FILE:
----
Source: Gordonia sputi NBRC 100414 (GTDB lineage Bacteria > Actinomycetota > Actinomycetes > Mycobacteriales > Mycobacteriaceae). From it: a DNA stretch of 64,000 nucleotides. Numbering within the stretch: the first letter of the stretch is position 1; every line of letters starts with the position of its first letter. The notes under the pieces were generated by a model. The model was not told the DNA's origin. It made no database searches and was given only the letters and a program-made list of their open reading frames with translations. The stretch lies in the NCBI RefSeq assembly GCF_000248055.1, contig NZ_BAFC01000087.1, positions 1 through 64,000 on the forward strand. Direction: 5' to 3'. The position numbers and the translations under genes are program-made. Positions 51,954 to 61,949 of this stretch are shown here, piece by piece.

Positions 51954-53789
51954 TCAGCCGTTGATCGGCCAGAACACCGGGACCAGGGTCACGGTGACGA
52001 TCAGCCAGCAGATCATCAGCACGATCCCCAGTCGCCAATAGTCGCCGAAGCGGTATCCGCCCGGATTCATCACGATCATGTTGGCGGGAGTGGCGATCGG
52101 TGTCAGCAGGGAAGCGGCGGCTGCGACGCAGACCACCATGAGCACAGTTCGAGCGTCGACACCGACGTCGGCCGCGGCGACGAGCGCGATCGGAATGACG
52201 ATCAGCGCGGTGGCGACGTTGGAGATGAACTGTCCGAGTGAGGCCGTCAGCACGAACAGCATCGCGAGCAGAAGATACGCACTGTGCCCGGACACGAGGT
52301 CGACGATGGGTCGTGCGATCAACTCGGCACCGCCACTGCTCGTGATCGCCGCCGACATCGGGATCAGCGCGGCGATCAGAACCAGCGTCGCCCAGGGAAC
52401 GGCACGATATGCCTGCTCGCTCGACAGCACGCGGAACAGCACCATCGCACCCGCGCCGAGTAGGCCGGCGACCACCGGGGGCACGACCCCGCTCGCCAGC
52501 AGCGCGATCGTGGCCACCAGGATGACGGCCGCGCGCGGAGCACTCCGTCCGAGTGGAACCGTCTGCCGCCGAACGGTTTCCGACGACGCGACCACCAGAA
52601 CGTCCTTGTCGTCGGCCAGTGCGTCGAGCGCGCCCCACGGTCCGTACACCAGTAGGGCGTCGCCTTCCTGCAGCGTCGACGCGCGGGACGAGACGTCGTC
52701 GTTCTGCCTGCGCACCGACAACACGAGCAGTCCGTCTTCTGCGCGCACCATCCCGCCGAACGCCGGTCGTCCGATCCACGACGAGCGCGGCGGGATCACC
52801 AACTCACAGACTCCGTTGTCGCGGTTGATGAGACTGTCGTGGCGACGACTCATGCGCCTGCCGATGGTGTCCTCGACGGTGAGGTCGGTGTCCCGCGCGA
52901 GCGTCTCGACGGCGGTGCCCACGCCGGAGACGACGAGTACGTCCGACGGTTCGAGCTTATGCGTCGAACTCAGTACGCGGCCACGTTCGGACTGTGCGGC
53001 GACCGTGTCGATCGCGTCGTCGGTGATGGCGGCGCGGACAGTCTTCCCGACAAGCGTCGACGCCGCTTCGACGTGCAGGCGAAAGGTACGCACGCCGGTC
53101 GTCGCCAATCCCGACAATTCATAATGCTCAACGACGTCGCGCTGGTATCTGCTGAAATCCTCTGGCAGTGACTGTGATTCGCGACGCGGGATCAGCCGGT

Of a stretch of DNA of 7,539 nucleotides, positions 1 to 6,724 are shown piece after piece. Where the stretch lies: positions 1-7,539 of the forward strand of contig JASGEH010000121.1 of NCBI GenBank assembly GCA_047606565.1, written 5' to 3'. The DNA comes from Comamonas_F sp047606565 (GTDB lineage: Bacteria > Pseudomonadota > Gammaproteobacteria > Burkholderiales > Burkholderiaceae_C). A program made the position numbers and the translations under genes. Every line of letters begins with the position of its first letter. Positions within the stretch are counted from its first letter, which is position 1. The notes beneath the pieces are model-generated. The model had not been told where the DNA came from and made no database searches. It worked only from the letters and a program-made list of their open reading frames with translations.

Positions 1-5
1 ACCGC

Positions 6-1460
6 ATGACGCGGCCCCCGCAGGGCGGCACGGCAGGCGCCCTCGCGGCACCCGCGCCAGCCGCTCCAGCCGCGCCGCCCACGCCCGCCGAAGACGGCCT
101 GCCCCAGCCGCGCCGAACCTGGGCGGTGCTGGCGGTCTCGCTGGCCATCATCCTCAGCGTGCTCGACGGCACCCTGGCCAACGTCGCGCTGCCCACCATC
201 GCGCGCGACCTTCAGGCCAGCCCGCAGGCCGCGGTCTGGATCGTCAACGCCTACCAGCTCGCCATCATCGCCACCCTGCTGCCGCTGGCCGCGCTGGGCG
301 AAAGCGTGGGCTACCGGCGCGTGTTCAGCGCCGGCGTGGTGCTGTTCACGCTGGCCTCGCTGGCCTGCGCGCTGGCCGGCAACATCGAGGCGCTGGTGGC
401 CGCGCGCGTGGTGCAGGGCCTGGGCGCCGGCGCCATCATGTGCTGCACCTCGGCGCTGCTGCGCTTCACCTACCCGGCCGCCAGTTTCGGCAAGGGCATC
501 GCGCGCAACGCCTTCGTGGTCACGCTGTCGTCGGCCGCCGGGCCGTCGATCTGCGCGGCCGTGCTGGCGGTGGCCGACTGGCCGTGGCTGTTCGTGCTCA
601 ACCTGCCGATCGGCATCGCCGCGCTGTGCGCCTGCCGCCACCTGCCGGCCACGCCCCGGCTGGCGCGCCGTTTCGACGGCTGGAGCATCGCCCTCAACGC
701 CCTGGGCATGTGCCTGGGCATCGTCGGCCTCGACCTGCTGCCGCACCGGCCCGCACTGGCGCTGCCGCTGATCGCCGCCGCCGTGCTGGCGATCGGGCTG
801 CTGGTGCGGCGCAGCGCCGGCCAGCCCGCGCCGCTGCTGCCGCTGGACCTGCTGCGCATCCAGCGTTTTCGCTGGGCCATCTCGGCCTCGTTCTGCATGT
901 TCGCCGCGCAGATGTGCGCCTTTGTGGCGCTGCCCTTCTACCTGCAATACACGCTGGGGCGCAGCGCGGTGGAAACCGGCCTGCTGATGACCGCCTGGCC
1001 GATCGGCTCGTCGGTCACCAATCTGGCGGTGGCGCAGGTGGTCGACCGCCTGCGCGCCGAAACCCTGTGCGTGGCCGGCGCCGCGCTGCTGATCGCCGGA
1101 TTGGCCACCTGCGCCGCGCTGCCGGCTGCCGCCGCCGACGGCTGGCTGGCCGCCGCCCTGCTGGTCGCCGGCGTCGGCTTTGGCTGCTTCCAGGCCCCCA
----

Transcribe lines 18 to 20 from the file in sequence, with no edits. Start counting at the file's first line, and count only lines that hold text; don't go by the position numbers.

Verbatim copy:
1 ACCGC

Positions 6-1460
6 ATGACGCGGCCCCCGCAGGGCGGCACGGCAGGCGCCCTCGCGGCACCCGCGCCAGCCGCTCCAGCCGCGCCGCCCACGCCCGCCGAAGACGGCCT